NEW YORK - John Randolph Hearst Jr., a grandson of media titan William Randolph Hearst and heir to the family fortune, has died, the company said Saturday. He was 77.
Mr. Hearst died Friday in New York City, the Hearst Corp. said in a statement on its website. The cause of death was not disclosed.
John R. “Bunky’’ Hearst spent most of his career at the company his grandfather founded. Besides serving on the board, he was a trustee of the Hearst Family Trust and a director of the Hearst Foundations.
“John was always very devoted to the company founded by his grandfather,’’ said Frank A. Bennack Jr., chief executive of Hearst Corp. “Those of us who served with him on the various Hearst Boards remember his great wit and interest in everything the company and foundations were doing. Bunky will be greatly missed.’’
He also worked for Hearst publications, including as a news photographer for the New York Daily Mirror in the 1950s and as an editor for Motor Boating & Sailing magazine.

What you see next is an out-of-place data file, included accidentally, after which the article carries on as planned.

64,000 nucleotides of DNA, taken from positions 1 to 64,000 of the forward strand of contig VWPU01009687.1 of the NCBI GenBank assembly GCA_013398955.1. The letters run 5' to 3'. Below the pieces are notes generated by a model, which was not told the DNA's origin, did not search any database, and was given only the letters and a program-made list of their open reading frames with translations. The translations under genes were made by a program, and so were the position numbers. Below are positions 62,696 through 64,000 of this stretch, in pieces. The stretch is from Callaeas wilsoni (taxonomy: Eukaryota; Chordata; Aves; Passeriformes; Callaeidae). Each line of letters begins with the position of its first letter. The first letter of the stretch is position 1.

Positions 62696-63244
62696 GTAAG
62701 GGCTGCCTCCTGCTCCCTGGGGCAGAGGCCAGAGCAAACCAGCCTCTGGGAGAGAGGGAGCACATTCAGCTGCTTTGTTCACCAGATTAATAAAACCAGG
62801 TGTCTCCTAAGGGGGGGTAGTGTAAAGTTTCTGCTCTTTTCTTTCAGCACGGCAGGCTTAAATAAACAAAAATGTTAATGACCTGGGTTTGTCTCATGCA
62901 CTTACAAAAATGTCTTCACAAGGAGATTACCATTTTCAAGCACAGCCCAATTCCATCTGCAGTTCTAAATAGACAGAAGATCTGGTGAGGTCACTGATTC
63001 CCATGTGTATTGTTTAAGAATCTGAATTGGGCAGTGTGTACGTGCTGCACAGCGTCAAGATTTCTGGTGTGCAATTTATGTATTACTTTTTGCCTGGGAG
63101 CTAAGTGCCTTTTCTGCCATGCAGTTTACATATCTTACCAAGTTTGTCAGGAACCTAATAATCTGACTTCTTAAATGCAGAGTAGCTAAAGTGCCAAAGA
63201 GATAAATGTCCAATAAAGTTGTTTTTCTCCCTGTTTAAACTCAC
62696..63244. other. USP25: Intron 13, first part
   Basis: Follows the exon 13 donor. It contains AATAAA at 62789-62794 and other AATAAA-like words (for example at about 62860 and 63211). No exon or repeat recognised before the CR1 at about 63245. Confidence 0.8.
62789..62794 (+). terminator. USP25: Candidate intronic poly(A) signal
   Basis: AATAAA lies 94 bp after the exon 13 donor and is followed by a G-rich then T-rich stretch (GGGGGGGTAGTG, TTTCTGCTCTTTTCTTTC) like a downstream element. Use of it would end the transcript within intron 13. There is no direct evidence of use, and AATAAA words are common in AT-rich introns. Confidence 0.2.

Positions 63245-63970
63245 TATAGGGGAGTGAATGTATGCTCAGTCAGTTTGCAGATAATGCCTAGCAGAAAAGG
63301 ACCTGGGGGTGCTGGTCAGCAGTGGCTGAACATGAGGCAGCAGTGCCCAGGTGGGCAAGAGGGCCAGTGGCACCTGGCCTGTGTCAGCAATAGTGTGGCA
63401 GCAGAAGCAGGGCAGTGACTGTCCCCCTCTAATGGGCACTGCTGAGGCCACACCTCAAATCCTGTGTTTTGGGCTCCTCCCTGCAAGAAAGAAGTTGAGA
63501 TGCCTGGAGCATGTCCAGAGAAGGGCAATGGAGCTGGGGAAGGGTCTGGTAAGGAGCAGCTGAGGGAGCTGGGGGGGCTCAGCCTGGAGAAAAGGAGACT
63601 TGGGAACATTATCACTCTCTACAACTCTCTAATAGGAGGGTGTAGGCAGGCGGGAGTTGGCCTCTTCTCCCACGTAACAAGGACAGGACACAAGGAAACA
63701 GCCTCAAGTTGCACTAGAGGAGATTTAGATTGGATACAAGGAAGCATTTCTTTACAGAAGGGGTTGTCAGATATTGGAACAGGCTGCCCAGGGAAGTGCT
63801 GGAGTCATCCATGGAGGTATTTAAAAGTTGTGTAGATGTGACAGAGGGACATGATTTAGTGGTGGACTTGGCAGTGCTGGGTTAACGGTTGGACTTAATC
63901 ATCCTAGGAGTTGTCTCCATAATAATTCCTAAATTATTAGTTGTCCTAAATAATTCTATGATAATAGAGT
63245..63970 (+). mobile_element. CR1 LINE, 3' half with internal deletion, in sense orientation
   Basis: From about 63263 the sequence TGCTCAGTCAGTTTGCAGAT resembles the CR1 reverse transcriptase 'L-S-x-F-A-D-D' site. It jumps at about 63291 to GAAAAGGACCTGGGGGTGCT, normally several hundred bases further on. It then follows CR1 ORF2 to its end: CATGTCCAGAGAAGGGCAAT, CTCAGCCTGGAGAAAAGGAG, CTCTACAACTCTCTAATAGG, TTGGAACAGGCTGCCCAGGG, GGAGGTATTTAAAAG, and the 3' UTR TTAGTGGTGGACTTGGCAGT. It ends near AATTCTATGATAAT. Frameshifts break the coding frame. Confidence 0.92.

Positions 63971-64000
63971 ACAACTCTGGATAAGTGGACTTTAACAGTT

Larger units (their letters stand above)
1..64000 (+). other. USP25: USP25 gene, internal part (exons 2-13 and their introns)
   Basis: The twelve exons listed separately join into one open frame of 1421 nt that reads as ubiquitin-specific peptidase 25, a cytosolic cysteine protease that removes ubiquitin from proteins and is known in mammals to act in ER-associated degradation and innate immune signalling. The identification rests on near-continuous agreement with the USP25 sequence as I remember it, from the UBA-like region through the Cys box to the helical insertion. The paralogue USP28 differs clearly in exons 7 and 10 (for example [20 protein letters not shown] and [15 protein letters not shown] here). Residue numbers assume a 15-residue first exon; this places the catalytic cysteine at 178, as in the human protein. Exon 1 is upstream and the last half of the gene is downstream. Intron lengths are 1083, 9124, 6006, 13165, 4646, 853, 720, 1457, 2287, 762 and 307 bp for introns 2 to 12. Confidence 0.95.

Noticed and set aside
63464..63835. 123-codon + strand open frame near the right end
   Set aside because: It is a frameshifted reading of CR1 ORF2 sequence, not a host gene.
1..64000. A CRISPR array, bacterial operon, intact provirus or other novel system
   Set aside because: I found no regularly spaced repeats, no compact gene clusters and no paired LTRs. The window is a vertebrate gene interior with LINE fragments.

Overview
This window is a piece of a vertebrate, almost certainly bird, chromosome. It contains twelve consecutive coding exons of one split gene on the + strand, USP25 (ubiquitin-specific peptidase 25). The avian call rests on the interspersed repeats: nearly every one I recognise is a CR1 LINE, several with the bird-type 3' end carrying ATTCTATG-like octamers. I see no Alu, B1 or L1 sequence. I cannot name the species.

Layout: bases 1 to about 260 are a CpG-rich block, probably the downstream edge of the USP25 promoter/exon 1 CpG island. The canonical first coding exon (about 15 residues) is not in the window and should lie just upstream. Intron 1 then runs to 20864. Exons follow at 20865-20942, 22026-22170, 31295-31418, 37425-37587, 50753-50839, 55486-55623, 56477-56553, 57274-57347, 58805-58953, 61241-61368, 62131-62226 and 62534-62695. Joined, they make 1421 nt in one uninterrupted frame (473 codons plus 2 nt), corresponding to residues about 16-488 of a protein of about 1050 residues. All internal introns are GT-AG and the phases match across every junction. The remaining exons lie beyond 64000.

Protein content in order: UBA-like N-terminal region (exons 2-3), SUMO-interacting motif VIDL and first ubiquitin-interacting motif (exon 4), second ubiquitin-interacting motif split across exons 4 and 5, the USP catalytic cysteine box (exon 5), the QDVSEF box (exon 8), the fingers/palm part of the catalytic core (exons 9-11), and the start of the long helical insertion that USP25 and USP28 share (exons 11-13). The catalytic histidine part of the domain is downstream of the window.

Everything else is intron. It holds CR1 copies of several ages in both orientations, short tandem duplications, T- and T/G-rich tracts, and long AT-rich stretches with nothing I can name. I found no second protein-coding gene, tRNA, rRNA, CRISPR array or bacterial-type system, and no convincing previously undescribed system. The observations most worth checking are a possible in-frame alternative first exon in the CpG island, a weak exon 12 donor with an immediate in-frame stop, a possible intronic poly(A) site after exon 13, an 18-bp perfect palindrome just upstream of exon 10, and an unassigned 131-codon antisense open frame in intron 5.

He suffered a debilitating stroke in 1989, but several months later, he married 50-year-old Barbara Hearst. The marriage lasted until 2004, when Barbara Hearst filed for divorce, accusing him of constructive abandonment and cruel and inhumane treatment.
In 2007, in the midst of legal proceedings, Barbara Hearst asked a state Supreme Court judge to increase her monthly support from $26,000 to $90,000.
But the judge instead reduced it to $20,000, suggesting that Mr. Hearst’s wife had looted his estate by going on a spending spree with her husband’s money and investment accounts. The judge also recounted how, according to court papers, Mr. Hearst’s wife entered his bedroom with two process servers and told him, “We can do it ugly, or we can do it nice. . . . Remember one thing, I’m much smarter than you are.’’
The New York Post put it on a list of the city’s nastiest divorces.
John Randolph Hearst Jr. was born in New York City in 1933, to John Randolph Hearst and Gretchen Wilson. He spent his youth at Hearst Castle in San Simeon, Calif. He said his nickname came from a character in one of his grandfather’s newspapers, the New York Journal-American.
He leaves his daughter, Lisa Hearst Hagerman, and three grandchildren.